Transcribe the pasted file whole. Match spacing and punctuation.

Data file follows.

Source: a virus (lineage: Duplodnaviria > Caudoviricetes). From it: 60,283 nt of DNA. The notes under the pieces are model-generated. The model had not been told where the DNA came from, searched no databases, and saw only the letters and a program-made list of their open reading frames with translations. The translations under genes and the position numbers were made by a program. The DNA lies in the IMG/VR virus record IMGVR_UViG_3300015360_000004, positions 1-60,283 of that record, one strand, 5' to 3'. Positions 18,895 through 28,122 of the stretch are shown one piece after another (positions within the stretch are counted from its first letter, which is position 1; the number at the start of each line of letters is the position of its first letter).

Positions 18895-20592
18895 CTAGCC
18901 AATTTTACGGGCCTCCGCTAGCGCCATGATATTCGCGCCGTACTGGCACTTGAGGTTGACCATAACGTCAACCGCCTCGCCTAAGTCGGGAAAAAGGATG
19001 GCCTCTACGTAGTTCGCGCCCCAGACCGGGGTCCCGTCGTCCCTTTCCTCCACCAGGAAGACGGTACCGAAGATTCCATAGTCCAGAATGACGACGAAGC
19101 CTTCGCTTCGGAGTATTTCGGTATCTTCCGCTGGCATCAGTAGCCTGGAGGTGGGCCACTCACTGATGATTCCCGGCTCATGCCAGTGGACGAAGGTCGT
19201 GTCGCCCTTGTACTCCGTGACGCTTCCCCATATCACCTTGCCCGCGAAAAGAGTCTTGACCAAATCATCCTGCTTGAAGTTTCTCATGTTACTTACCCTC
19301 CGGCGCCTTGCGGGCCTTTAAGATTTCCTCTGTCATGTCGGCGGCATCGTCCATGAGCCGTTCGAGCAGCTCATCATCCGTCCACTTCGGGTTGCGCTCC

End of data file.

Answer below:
Source: a virus (lineage: Duplodnaviria > Caudoviricetes). From it: 60,283 nt of DNA. The notes under the pieces are model-generated. The model had not been told where the DNA came from, searched no databases, and saw only the letters and a program-made list of their open reading frames with translations. The translations under genes and the position numbers were made by a program. The DNA lies in the IMG/VR virus record IMGVR_UViG_3300015360_000004, positions 1-60,283 of that record, one strand, 5' to 3'. Positions 18,895 through 28,122 of the stretch are shown one piece after another (positions within the stretch are counted from its first letter, which is position 1; the number at the start of each line of letters is the position of its first letter).

Positions 18895-20592
18895 CTAGCC
18901 AATTTTACGGGCCTCCGCTAGCGCCATGATATTCGCGCCGTACTGGCACTTGAGGTTGACCATAACGTCAACCGCCTCGCCTAAGTCGGGAAAAAGGATG
19001 GCCTCTACGTAGTTCGCGCCCCAGACCGGGGTCCCGTCGTCCCTTTCCTCCACCAGGAAGACGGTACCGAAGATTCCATAGTCCAGAATGACGACGAAGC
19101 CTTCGCTTCGGAGTATTTCGGTATCTTCCGCTGGCATCAGTAGCCTGGAGGTGGGCCACTCACTGATGATTCCCGGCTCATGCCAGTGGACGAAGGTCGT
19201 GTCGCCCTTGTACTCCGTGACGCTTCCCCATATCACCTTGCCCGCGAAAAGAGTCTTGACCAAATCATCCTGCTTGAAGTTTCTCATGTTACTTACCCTC
19301 CGGCGCCTTGCGGGCCTTTAAGATTTCCTCTGTCATGTCGGCGGCATCGTCCATGAGCCGTTCGAGCAGCTCATCATCCGTCCACTTCGGGTTGCGCTCC